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View from a highway rest stop east of Ravensthorpe, Western Australia. In Kim Scott’s Taboo, the landscape becomes a narrator. Chris Fithall/flickr

Inside the story: the all-knowing narrator in Kim Scott’s Taboo

The omniscient narrator is alive and well in fiction. Kim Scott's most recent novel uses a collective narrative voice that encompasses the landscape as well as the human.
A retouched photo of Mary (Mollie) Dean from Sydney newspaper Truth (1 February 1931). Dean, who was murdered in Melbourne in 1930, was the subject of two Australian books published in 2018. Public domain/The Conversation

Inside the story: humanising a cold case victim – writing the life and brutal death of Mollie Dean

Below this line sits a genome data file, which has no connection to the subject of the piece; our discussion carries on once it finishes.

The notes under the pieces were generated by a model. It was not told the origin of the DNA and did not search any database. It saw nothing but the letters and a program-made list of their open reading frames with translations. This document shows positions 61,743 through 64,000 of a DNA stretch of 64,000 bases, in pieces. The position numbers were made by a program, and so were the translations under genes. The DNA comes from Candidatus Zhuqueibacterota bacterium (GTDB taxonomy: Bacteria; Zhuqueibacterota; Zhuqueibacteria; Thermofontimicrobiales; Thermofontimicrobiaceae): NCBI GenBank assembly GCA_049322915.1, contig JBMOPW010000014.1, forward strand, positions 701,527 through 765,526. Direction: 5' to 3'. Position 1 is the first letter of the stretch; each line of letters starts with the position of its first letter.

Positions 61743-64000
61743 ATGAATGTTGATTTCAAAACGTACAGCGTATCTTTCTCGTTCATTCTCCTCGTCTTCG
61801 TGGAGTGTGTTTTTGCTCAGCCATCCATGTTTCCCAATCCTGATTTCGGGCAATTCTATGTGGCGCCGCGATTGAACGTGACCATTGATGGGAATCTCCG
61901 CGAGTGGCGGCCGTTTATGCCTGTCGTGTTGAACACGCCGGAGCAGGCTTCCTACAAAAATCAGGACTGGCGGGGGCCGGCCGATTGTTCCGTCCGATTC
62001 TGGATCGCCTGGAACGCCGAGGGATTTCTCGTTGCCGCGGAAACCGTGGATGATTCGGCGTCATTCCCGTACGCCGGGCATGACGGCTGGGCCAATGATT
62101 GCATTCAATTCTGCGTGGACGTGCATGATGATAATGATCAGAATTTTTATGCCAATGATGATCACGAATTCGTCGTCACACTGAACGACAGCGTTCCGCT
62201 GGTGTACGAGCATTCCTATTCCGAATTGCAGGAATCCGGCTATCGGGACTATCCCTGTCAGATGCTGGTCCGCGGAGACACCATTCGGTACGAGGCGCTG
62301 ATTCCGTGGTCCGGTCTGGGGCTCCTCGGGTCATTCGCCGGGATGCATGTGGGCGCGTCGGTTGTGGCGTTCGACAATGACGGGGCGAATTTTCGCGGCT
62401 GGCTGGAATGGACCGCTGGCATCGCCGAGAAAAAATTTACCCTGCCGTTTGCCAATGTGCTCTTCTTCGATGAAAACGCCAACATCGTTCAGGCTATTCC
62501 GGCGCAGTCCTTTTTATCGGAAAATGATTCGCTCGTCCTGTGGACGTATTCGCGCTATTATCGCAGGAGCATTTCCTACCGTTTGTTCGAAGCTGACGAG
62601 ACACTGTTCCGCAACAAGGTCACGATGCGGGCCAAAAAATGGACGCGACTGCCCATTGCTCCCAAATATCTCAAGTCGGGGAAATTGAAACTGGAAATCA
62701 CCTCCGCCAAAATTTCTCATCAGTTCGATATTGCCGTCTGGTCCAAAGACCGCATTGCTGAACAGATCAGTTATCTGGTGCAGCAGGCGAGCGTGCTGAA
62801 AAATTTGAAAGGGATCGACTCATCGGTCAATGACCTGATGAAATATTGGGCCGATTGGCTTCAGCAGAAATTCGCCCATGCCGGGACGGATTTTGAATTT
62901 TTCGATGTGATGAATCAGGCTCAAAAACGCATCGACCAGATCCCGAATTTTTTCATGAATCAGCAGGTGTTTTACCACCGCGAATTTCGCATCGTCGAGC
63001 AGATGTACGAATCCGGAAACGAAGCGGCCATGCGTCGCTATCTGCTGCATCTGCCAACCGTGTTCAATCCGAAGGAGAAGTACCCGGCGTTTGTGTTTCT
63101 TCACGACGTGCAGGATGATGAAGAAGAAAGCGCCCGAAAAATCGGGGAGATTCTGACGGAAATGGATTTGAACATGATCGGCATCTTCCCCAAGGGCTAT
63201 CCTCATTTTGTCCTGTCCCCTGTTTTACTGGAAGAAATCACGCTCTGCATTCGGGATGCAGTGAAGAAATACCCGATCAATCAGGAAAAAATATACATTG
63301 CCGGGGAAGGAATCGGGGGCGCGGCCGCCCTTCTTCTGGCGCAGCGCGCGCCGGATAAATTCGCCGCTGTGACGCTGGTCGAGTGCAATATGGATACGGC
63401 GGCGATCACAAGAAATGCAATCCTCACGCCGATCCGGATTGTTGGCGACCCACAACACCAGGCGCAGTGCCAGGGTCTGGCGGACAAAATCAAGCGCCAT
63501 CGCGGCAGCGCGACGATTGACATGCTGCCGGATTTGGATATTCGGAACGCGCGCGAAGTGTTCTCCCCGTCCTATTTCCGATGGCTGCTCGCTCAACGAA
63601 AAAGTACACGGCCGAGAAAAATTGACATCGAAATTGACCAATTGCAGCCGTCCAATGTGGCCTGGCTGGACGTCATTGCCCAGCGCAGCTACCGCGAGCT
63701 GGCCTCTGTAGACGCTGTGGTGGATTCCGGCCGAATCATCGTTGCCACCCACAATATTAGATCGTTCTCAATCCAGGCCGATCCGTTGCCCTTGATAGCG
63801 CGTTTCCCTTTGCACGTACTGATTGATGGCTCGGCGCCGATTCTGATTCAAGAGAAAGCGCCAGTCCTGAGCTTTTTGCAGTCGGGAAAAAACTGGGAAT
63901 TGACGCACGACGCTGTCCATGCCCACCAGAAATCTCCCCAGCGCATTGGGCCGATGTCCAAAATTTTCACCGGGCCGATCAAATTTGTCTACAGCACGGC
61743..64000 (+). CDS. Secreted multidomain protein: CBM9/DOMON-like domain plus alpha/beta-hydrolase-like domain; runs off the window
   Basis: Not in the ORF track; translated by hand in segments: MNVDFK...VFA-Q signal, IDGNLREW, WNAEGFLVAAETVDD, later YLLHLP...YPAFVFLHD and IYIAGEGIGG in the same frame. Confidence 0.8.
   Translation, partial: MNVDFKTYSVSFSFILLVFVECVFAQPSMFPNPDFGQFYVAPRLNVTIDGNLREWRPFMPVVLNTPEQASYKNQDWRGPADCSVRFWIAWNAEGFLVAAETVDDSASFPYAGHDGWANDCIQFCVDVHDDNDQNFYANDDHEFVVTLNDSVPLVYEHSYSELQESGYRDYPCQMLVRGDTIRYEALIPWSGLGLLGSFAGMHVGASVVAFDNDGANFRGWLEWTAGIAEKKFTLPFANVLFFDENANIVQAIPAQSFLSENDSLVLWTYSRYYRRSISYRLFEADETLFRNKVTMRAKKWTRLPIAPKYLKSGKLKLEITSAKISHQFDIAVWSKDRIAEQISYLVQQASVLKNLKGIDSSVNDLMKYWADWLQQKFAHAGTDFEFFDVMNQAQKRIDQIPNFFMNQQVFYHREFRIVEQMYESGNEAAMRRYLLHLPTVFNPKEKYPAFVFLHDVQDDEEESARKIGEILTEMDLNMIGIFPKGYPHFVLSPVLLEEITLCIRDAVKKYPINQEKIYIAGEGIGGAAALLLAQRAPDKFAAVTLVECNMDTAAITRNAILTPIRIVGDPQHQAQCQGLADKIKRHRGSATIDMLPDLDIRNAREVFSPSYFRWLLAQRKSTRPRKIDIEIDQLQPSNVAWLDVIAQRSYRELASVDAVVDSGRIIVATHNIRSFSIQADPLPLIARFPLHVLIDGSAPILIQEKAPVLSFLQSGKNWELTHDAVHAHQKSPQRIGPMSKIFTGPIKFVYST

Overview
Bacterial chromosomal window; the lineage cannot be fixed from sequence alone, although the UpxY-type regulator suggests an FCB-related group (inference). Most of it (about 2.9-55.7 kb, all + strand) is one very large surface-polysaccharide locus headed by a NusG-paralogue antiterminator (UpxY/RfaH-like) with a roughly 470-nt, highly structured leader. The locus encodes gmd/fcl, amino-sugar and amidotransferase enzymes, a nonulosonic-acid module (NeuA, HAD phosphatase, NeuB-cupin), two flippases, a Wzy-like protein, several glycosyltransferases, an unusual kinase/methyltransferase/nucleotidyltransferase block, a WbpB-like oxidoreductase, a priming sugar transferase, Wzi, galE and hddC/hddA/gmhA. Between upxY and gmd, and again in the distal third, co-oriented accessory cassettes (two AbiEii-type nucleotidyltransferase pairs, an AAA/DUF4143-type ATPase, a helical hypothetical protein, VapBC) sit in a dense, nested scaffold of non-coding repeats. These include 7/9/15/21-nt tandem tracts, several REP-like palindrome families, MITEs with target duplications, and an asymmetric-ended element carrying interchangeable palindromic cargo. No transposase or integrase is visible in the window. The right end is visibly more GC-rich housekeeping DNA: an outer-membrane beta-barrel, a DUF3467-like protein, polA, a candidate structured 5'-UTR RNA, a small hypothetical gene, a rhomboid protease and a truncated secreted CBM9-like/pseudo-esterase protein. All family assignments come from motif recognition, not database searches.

True crime-related storytelling has shrugged off its former low-brow baggage. Two recent Australian books show how victims' stories can be told sensitively and humanely.
Cynthia Banham with Kevin Rudd in 2008. Banham’s memoir explores both the trauma she experienced during a plane crash in 2007 and her family’s history. Dean Lewins/AAP

Inside the story: writing trauma in Cynthia Banham’s A Certain Light

In her fragmentary family memoir, Cynthia Banham interweaves narratives of war and migration with her own traumatic plane crash - ultimately reclaiming her identity in the process.
Man Out of Time is an affecting portrait of a family rocked by the patriarchal figure’s long-term depression. shutterstock

Inside the story: Man Out of Time and the inheritance of suffering

Stephanie Bishop's latest novel demonstrates a sophisticated approach to the relationship between time and narrative: novelists and aspiring writers would do well to look closely at her achievement.

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